01/25/08   |   By

Food Safety Tips for Take-Out and Delivery Dishes | DC Metro Area Personal Injury Law Blog

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Here in the metro area, an abundance of restaurants is the perfect solution to those meal times when you just don’t feel like cooking.  Particularly this time of year, however, when temperatures are cold, and you just don’t feel like bundling up your family and facing the winter weather, placing a delivery or take-out order is likely to be an attractive option.  According to the U.S. Department of Agriculture (USDA), take-out and delivery orders, while convenient, pose some special food safety concerns.  Before you place that next meal order for carry-out or delivery, take a minute to review the following safety tips relating to transported food:

  • “To keep hot foods safe, keep them at 140 °F or above. Cold foods must be kept at 40 °F or below. Bacteria grow rapidly between 40 and 140 °F. Discard all perishable foods left at room temperature longer than 2 hours; 1 hour in temperatures above 90 °F.
  • If you are not eating the take-out or delivered food immediately, follow these guidelines to make sure the food remains safe for you to eat at a later time.
  • Once food is cooked, it should be held hot, at an internal temperature of 140 °F or above. Just keeping food warm (between 40 and 140 °F) is not safe. Use a food thermometer to monitor the internal temperature of the food. A preheated oven, chafing dishes, preheated warming trays, or slow cookers may be used.
  • If you plan to eat at a later time, take-out or delivered food should be divided into smaller portions or pieces, placed in shallow containers, and refrigerated.
  • Cold foods should be kept at 40 °F or below.
  • Refrigerate perishable foods as soon as possible, always within 2 hours after purchase or delivery. If the food is in air temperatures above 90 °F, refrigerate within 1 hour.
  • When take-out or delivered food is purchased cold for an outdoor event—like a picnic, sporting event, or outdoor buffet—a cooler with ice is a practical alternative to a refrigerator. The cooler should be packed with plenty of ice or frozen gel packs. Keep the cooler in the shade when possible.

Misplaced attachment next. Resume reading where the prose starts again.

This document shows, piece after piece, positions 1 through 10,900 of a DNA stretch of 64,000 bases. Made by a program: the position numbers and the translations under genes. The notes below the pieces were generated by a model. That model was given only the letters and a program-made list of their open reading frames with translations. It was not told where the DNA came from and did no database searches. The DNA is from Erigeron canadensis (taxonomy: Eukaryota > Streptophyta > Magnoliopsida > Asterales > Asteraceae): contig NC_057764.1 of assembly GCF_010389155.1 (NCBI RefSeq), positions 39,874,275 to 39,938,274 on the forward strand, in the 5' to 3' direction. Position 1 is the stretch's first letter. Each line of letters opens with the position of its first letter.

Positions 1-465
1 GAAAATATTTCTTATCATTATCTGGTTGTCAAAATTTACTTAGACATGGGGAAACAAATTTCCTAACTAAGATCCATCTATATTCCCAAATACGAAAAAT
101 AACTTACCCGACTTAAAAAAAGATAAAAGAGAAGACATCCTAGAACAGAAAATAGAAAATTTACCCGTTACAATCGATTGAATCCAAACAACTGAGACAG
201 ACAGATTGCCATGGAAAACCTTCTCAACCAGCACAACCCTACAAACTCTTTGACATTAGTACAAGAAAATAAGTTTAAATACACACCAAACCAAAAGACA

• Remember the 2-hour rule when food is removed from the cooler. Discard all perishable foods that have been left out of the coolers longer than 2 hours; 1 hour in air temperatures above 90 °F.
  • Discard all perishable foods left at room temperature longer than 2 hours; 1 hour in air temperatures above 90 °F. This includes leftovers taken home from a restaurant. Some exceptions to this rule are foods such as cookies, crackers, bread, and whole fruits.
  • Refrigerate or freeze leftovers in shallow containers. Wrap or cover the food.
  • Reheat foods containing meat or poultry to an internal temperature of at least 165 °F. Always use a food thermometer to verify the internal temperature of the food.
  • If reheating in the oven, set oven temperature no lower than 325 °F.
  • Reheating in slow cookers and chafing dishes is NOT recommended because foods may stay in the ‘Danger Zone’ (between 40 and 140 °F) too long.
  • When reheating food in the microwave oven, cover and rotate food for even heating. Always allow standing time before checking the internal temperature of the food.
  • Consult your microwave oven owner’s manual for recommended times and power levels.”

Previously on the DC Metro Area Personal Injury Law Blog, we have posted articles related to:

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